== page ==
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Epidemiology 101

Endemics, pandemics and epidemics, explained.

three images of globes with red dots depicting endemics, pandemics and epidemics

On March 11, 2020, the World Health Organization (WHO) declared COVID-19 a pandemic as the disease spread rapidly around the world.

According to the Centers for Disease Control and Prevention (CDC), a pandemic refers to “an epidemic that has spread over several countries or continents, usually affecting a large number of people.”

So, what’s an epidemic? An epidemic refers to an increase (often sudden) in the number of cases of a disease above what is normally expected in a population. You can also think of the word “outbreak” as being similar to an epidemic, but "outbreak" is typically used when the disease is in a limited geographical area.

An end in sight?

An endemic is a disease that belongs to a particular people or country. The word comes from the Greek word endemos, meaning “in the population.” Endemics are a constant, predictable or expected presence in a specific location.

“COVID-19 will not be eradicated. It will not disappear. The optimistic view is that enough people will have immune protection from vaccination and natural infection that the disease will become endemic,” said Shalika Katugaha, MD, system medical director of infectious diseases at Baptist Health. “The virus will continue to circulate, but there will be less transmission and less COVID-19-related hospitalization and death.”

Right now, the United States is in the later stages of the pandemic: deceleration and preparation for future waves.

“The hope is that COVID-19’s endemic period will look different than the pandemic of the last two years. In the worst-case scenario, the endemic will look similar to what we have been dealing with in terms of hospitalizations and deaths,” explained Dr. Katugaha. “Endemic disease can be mild or severe. Epidemiologists are in the process of discerning where COVID-19 will fall in this spectrum of possibilities.”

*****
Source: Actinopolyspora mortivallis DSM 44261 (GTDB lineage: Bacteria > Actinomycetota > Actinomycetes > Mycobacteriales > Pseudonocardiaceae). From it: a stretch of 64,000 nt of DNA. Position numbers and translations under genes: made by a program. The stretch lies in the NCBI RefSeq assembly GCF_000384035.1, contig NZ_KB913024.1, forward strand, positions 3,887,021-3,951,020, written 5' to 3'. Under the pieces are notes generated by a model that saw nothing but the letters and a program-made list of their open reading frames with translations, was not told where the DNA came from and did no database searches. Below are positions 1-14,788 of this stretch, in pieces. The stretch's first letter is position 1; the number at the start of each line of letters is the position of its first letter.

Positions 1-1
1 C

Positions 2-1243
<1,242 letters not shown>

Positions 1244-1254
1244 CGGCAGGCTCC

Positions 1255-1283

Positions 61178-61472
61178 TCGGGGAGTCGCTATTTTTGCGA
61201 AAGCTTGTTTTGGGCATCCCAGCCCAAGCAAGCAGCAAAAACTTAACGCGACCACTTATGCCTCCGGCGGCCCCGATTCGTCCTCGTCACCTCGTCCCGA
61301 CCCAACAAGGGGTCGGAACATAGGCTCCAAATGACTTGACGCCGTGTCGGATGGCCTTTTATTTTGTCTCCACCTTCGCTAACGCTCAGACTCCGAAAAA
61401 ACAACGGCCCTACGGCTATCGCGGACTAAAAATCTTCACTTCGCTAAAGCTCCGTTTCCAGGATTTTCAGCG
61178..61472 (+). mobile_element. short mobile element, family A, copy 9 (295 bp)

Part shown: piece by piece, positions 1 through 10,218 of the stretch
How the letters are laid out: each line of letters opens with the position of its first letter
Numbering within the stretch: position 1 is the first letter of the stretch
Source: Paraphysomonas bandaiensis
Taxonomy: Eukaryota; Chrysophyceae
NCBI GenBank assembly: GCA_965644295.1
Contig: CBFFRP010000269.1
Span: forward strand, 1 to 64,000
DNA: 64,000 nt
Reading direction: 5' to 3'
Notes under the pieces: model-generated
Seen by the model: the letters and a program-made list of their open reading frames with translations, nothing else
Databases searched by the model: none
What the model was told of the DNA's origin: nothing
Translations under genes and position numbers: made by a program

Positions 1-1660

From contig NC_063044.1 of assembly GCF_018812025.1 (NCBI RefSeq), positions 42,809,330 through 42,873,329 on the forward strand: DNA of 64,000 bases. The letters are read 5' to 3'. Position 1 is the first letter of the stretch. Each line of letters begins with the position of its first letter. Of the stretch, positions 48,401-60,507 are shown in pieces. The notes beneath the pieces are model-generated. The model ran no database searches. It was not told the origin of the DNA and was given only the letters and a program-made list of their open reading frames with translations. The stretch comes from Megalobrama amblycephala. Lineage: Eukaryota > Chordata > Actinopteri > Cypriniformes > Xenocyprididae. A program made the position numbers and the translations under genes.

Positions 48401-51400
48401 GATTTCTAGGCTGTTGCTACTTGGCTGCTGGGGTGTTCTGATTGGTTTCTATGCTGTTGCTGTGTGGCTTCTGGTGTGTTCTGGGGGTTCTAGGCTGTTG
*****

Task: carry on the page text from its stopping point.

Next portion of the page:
Dr. Katugaha added, “Endemics are not harmless or normal. Epidemiologists watch them carefully because an endemic disease can become epidemic again.”

Infographic explaining the differences between an epidemic or outbreak, pandemic, and endemic

Around the world

The pandemic will be considered over when an expert committee of the WHO decides the virus is no longer an emergency of international concern. This will correspond with a sustained reduction in cases over time. Once the pandemic is over, in some countries, COVID-19 will be constant (endemic) or have sudden increases (epidemic).

“We must address disease disparities now so they don't amplify over time. Worldwide, vaccines and treatments are unequally distributed. Systems to manage COVID-19 must be collaborative and all-inclusive,” said Dr. Katugaha.

So, what’s next?

“In the United States and in Florida, we can shift focus from emergency response to recovery and preparedness for the possibility of a future COVID-19 surge due to new variants and waning immunity,” said Dr. Katugaha.

COVID-19 cases and hospitalizations are rising again in the United States, seemingly due to a subvariant called Omicron BA.2. According to Dr. Katugaha, cases will likely increase in the fall.

“It’s important to make sure hospitalizations and deaths don’t increase, and that we get through these waves without significant health, social and economic disruptions. The hope is to get into an endemic phase this year,” she explained. “We will not return to pre-2020 life. The COVID-19 pandemic has had wide-ranging effects that will last for decades. Health impacts include decreased life expectancy and ongoing symptoms due to long COVID-19. Worldwide, the numbers of people in extreme poverty and who are undernourished have increased by hundreds of millions.

“The focus of managing COVID-19 as endemic is control. We must learn to live with this disease, which means using control measures like vaccinations, testing and treatments to keep rates low. The scientific community, with the support of governments, must continue to update vaccines, diagnostics and therapeutics as new research and variants emerge. Control means to constantly stay alert and ready. If you’ve not gotten your vaccine or booster, now is the time.”

At Baptist Health, we want to help keep our community informed about COVID-19. For more information about COVID-19 vaccines, visit baptistjax.com/covid19vaccine. Click here to find a vaccination location near you.

Source: Centers for Disease Control and Prevention

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